Tuesday, November 11, 2014
Panic of The Privateer
(don't laugh, I raced this thing!)
Thus commenced the up and down odyssey that is life as a vintage racing privateer. It was a homespun, blue collar effort to say the least. Along with dinner chair rear stands, rattle can paintjobs and lawnmower fuel valves there were many illegal back road test runs to sort carburetion, because who the hell can afford a dyno? News of Phil's "secret" tests soon spread to the local riff raff who began showing up on their ATV goon buggies wanting to race us. I acquiesced on a couple of occasions to silence the hoodlums and after getting solidly trounced by an old piece of shit motorcycle, the cast from The Hills Have Eyes took their Banshees and Blasters home. It wasn't that my T500 was a particularly fast motorcycle, it was just a lot faster than a silly 4 wheeler with knobby tires on the pavement.
Proper race gear was purchased on close-out at various websites, resulting in some hideous color combinations in the name of frugal safety. I went through about a thousand 1/16" drill bits safety-wiring every nut and bolt on the T500, and had Band-Aids on damn near every finger from safety wire punctures. This thing had already drawn blood, and it hadn't even seen the track yet. When the bike was ready and with me requiring a transfusion, I signed up for the Penguin Motorcycle Road Race School at New Hampshire Motor Speedway in Loudon NH, a mere 9 hour drive. It makes a lot of sense to require new racers to take a school prior to being let loose on the race track. The classroom portion was an eye-opener and nearly ended my career before it began.
The instructor spoke of lines, apexes, brake markers and turn in points, body position. Despite trying my best to keep up I was soon utterly lost in the language of riding motorcycles at speed. What a revelation that there is actually a science to going fast. Up until this point I had always believed you just went as fast as you could until you bounced off something. Really. Yet here it was being dissected and discussed for all to see, laid out bare, but like some learning disabled monkey that can't figure out how to peel a banana, it was going right over my muddled head. For the first time I began to realize how completely out of my depth I really was. My level of enthusiasm dropped significantly.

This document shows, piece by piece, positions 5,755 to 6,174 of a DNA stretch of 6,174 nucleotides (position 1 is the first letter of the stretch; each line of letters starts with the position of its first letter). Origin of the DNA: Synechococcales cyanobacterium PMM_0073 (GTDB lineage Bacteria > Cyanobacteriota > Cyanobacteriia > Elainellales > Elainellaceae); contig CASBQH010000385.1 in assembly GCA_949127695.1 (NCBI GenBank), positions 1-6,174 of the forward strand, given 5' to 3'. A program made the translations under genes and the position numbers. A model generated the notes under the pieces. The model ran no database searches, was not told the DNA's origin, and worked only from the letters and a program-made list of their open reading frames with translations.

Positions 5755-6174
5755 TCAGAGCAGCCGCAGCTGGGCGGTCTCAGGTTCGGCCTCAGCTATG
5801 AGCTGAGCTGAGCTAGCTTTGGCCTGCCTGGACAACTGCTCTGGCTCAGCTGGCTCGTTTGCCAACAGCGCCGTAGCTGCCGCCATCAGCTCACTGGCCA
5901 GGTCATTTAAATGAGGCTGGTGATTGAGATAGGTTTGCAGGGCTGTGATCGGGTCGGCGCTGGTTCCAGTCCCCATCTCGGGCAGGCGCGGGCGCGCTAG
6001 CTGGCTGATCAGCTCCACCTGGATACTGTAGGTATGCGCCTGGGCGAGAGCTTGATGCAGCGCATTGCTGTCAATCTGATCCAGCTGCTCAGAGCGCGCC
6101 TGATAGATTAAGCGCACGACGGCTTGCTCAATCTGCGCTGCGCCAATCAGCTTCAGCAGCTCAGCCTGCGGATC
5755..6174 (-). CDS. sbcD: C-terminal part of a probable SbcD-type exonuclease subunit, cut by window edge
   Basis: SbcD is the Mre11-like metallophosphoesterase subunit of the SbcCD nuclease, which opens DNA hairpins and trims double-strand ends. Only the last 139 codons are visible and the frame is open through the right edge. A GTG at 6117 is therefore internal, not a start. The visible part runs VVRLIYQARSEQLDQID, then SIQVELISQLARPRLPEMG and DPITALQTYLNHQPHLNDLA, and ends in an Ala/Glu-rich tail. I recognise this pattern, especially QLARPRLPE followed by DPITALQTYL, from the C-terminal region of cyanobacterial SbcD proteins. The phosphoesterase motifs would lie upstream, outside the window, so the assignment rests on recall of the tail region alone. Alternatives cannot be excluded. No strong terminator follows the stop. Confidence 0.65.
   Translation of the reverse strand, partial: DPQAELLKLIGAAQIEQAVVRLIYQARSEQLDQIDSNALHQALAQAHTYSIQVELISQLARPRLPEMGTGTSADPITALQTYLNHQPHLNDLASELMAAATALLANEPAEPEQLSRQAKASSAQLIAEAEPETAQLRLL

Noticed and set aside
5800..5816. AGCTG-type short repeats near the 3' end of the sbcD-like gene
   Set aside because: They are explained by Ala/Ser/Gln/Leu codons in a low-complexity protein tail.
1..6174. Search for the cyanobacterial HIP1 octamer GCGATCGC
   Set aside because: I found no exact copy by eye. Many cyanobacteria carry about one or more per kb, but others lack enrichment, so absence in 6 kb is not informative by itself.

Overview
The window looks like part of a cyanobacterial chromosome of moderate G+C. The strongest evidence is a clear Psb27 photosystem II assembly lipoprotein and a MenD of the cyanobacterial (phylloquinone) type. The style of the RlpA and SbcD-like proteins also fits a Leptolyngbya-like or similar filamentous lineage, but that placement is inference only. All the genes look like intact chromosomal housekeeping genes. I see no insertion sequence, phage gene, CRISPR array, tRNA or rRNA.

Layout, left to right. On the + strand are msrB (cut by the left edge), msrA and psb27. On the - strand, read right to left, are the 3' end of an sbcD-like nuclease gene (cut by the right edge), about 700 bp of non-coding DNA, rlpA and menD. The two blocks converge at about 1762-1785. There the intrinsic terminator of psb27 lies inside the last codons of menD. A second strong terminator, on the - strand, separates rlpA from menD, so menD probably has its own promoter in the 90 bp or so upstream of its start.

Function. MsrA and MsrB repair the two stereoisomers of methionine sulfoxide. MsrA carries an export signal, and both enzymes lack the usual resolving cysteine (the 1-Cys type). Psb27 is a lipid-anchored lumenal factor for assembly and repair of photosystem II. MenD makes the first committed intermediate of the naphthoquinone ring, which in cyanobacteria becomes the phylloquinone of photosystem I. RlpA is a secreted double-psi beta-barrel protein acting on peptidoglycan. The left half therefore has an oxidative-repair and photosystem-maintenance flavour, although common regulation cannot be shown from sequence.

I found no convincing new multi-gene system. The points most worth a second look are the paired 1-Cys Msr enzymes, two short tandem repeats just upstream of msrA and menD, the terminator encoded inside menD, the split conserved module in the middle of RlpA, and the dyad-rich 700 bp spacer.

It dried completely up as the classroom session was ending and the instructor and his assistant opened the floor to questions. Some smartass brought up crashing. Lighthearted back and forth banter transformed to sickeningly serious for me as the talk turned to brain injuries that left racing stars as drooling vegetables, paralyzed former world champions, stitches, pins, screws and plates. It went on and on. Ad infinitum. Ad nauseam. Eventually the instructor turned to his assistant and said, "Joe, show 'em your leg."
Joe hoisted his leg on the table for all to see, I hadn't noticed his cane until now. He had a long, vivid scar that ran from his ankle to nearly his knee. With a Cheshire grin he said, "Plates, screws and pins, I've got enough metal in my leg to build you a swingarm".
I have only passed out twice in my life, undoubtedly this was going to be the third. My gut churned with acid as the world grew dim whirling before my eyes. There was no air to breathe even if my heart hadn't been lodged in my throat choking the life out of me. This was a mistake, I had no desire to ride a motorcycle on a racetrack, I was fairly certain I never wanted to swing either one of my good legs over a bike ever again. I did not belong here, I had to get out. These motherfuckers were crazy and trying to chain me up in the asylum. I turned and looked for an exit only to be assaulted by the eager insane faces of the adrenaline addled students twitching and hopping behind me. If I were to make a break for it they would reach out like the tangled branches of some fleshy forest of madness to restrain me. I was trapped, I could not get out.